July 2012: One of the largest gold treasures was discovered in Israel at an archaeological dig near Herzliya under the joint auspices of Tel Aviv University and the Nature and Parks Authority. Among the items found were 108 gold coins, including 93 that weighed four grams each and 15 that weighed 1 gram each. The gold was not new and clearly was part of someone’s family treasure or business investment. The coins were minted in Egypt approximately 250 years prior to their burial under the floor tiles of the 13th century CE fortress that has been under excavation for more than 30 years.
The coins were found hidden in a pottery vessel at the Appollonia National Park, where the former Crusader town of Apollonia-Arsuf once thrived. A large cache of arrowheads [hundreds] and other weaponry, including stones used in catapults, was also found. Archaeologists stated the find indicated a fierce battle had taken place at the time the Mameluks seized the area from the Crusaders.Appollonia National Park director Haggai Yoynana added that if one were to add the treasure to the findings of the weaponry, “it tells the story of a prolonged siege and a harsh battle.” According to the website of the Biblical Archaeological Society, the clash has been identified as the Battle of Arsuf, between Saladin and Richard the Lionheart.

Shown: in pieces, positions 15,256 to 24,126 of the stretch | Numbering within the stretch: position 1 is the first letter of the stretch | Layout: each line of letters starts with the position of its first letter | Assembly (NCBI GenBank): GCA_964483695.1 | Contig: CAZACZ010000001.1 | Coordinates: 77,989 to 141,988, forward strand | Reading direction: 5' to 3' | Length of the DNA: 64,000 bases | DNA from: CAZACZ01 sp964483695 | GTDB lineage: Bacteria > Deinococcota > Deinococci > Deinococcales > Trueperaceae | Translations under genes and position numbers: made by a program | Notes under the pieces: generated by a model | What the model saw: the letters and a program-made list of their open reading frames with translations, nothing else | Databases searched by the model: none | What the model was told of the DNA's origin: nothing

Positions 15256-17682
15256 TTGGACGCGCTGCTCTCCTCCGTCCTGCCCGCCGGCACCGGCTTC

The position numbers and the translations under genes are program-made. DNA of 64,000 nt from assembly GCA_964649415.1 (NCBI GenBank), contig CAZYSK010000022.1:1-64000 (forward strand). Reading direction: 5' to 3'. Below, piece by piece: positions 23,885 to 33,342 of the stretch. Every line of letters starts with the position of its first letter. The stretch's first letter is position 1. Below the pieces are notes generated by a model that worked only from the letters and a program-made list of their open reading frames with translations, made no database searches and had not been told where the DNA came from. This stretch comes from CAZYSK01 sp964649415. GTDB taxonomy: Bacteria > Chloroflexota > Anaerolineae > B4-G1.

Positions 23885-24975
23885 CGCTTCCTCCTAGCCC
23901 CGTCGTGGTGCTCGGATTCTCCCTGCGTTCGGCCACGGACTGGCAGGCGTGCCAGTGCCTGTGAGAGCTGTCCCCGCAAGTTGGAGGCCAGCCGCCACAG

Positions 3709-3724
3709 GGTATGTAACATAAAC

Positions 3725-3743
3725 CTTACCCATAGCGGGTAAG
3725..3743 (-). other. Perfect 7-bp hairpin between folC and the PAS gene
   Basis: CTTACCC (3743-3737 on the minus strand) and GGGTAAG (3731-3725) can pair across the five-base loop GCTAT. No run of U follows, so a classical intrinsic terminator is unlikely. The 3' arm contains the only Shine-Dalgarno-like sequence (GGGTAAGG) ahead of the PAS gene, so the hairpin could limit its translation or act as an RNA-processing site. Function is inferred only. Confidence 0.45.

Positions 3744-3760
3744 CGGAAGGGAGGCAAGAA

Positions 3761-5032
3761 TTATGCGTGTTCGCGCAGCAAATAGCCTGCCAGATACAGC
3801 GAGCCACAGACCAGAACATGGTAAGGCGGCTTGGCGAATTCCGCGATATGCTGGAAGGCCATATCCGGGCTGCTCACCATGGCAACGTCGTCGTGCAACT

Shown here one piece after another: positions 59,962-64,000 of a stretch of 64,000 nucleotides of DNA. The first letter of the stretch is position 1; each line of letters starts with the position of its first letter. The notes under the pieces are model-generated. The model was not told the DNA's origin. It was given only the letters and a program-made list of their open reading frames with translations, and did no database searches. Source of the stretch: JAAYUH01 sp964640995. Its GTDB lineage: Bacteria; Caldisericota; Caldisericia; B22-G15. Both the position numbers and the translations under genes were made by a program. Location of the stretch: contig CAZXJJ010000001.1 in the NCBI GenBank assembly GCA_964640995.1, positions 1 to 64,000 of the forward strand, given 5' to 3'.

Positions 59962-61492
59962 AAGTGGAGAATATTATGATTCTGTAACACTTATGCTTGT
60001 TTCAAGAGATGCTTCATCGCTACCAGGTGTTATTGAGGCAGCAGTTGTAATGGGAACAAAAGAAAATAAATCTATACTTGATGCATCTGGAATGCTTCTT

TAU Professor Oren Tal stated that the manner in which the treasure was hidden indicated its owner’s intention of returning to reclaim it. The treasure weighing approximately 400 grams (nearly one pound), is estimated at a worth of more than $100,000 (US). The Crusader fortress had been uncovered at the site some time ago, along with remains of a port city dating back to the time of the Phoenicians. Archaeologists have also found the remains of a Roman villa, a well-preserved market street from the Early Islamic period and a massive gate complex.